A couple of days after the last D&D trip, Nick decided he wanted to roleplay “something futuristic”. Since the late 1970s I’ve felt that the main challenge in running SF games is that players lack the instinctive grasp of the setting which they soak up at the mothers’ knees for the mediaeval period thanks to fairy tales; so the first question was, what was the SF setting we jointly knew best? That turned out to be Stargate SG-1, so out came my Savage Worlds Explorer’s Edition rulebook (never travel without it) and some dice.
This, you see, is the thing I like best about Savage Worlds; you can run it with almost no preparation at all. While Anna created Dr Benjamin Brightman, archaeologist with the Jack Of All Trades and McGyver edges (and that turns out to be a scarily effective combination), and Nick created The Captain (team leader, ace driver and pilot, who may someday get a name as well as a rank), I was musing on two things: The recurring enemy and the immediate plot.
Every SGC team needs their own unique recurring enemy. After a few minutes thought I settled on the Kafers, from the 2300AD RPG. These will give Nick something to shoot at, as they are implacable foes of humanity, and Anna something to puzzle over, namely why are they implacable foes of someone they’ve only just met? It was the work of seconds to file the serial numbers off Orcs, give them laser rifles and Barrett .50 rifles (described differently, of course), and determine that to mimic the well-known stupidity of Kafers at the start of each encounter, they should begin each combat Shaken until they recover. Job done.
As for a plot, well, 95% of all SF episodes begin with a response to a distress call. So I decided that SG-26 had gone missing some while back, but that now the village where they were last seen on a mediaeval-level world had been burned down and the inhabitants massacred.
Not just the first few sessions, you notice, but a complete campaign and characters created in less than half an hour. I love this game.
A quick Persuasion roll allowed them to take quadbikes through the stargate, to a planet looking like a stretch of Canadian forest (because they all do). A certain amount of thrashing around and significant casualties on both sides ensued. Nick quickly learned that Kafers are a problem easily solved with grenades and automatic weapons, so long as you lay the groundwork early; Anna is still puzzling over how they speak English and why they hate her so much.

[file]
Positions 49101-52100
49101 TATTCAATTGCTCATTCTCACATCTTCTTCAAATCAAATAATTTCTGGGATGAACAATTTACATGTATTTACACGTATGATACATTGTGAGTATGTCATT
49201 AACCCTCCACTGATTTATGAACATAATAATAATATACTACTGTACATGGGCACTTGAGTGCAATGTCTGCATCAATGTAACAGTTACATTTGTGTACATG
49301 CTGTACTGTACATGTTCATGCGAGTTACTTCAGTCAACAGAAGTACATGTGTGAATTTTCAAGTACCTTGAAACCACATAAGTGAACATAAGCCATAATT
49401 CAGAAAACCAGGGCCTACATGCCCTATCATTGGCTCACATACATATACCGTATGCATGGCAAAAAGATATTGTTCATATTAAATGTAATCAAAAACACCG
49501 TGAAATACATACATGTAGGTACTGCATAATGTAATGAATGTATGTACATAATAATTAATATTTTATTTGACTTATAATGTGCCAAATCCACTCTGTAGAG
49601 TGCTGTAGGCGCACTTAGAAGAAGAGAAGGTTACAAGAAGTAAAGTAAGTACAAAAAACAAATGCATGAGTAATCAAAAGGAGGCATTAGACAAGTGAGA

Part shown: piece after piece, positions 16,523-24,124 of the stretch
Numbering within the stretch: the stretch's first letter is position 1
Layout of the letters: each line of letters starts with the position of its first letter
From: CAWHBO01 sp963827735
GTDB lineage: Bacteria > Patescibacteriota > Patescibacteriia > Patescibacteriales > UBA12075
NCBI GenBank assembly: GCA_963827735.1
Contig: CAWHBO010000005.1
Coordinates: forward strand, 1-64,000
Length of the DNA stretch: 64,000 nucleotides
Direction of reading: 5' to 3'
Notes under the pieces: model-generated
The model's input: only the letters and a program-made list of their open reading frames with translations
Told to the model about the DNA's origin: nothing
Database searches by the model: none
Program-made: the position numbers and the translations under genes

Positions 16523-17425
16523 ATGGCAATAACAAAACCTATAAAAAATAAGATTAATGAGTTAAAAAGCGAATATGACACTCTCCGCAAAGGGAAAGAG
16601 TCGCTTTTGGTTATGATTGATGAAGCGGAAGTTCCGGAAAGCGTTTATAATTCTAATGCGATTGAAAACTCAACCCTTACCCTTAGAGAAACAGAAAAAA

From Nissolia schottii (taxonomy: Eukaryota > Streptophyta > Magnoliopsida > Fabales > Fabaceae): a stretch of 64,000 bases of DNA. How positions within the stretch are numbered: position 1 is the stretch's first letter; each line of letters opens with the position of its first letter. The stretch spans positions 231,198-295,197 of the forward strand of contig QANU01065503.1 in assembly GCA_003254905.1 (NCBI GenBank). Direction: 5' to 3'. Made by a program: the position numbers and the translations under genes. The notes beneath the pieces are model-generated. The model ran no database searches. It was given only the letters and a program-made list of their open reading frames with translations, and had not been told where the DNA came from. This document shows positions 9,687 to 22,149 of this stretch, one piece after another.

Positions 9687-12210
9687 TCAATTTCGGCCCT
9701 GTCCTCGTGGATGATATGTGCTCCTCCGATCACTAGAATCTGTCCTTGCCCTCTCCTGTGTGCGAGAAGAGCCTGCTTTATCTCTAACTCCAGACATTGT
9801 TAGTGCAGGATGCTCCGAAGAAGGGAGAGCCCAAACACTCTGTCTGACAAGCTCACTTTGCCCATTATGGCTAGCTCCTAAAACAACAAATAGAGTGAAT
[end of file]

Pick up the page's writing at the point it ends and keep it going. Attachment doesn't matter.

Surprisingly, I found that giving the NPC team members a tag characteristic and a couple of edges, and placing them under the players’ control, gave them an almost instant, but genuine, emotional bond to said NPCs – there was genuine regret when the first couple died.
Dr Brightman also has the Arcane Background (Weird Science) edge, which Anna decided represents the half-understood Ancient devices he tinkers with; and that since he doesn’t really know what they do, we should determine their powers randomly when they’re first used. Surrounded by Kafers at the end of the second trip through the gate, she pressed the button, and a quick die roll gave us the Stun power in her first device, which was probably the best one for the job, as it set them up nicely for the NPC team members to shoot.
The party are now resting up while they recover from their wounds, as they still haven’t recovered the missing team (although they suspect that the Kafers have something to do with it). In the next session they should meet Giulia’s character – she has of course created a “furry”, which gives the team what I consider to be the optimum genre trope for its membership: One warrior/team leader, one scientist, one honourable good-guy alien and one expendable red shirt to show them how the monster works.